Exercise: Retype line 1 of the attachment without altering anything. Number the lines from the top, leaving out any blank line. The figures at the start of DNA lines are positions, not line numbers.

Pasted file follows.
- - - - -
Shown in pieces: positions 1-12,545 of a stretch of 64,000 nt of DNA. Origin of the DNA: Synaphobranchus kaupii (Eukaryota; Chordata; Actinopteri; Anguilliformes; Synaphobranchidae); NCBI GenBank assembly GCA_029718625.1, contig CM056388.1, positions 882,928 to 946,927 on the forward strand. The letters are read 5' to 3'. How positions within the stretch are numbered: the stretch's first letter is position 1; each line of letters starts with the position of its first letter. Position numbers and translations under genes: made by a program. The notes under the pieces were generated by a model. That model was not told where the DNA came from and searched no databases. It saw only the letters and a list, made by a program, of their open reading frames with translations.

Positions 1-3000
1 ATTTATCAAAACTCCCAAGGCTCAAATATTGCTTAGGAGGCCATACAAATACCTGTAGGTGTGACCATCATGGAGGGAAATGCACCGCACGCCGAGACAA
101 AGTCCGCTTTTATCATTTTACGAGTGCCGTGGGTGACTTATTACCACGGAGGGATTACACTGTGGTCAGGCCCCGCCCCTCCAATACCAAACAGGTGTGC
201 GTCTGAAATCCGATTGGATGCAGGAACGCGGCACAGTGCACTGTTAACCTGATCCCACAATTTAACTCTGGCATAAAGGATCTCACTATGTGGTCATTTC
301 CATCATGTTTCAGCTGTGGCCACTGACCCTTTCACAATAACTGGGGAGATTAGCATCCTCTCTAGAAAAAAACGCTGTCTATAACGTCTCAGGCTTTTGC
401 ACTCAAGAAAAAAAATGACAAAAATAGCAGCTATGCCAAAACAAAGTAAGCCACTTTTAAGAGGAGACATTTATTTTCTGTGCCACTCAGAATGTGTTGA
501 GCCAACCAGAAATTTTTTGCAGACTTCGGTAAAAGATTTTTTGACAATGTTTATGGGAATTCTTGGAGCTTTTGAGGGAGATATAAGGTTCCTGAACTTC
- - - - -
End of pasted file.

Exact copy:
Shown in pieces: positions 1-12,545 of a stretch of 64,000 nt of DNA. Origin of the DNA: Synaphobranchus kaupii (Eukaryota; Chordata; Actinopteri; Anguilliformes; Synaphobranchidae); NCBI GenBank assembly GCA_029718625.1, contig CM056388.1, positions 882,928 to 946,927 on the forward strand. The letters are read 5' to 3'. How positions within the stretch are numbered: the stretch's first letter is position 1; each line of letters starts with the position of its first letter. Position numbers and translations under genes: made by a program. The notes under the pieces were generated by a model. That model was not told where the DNA came from and searched no databases. It saw only the letters and a list, made by a program, of their open reading frames with translations.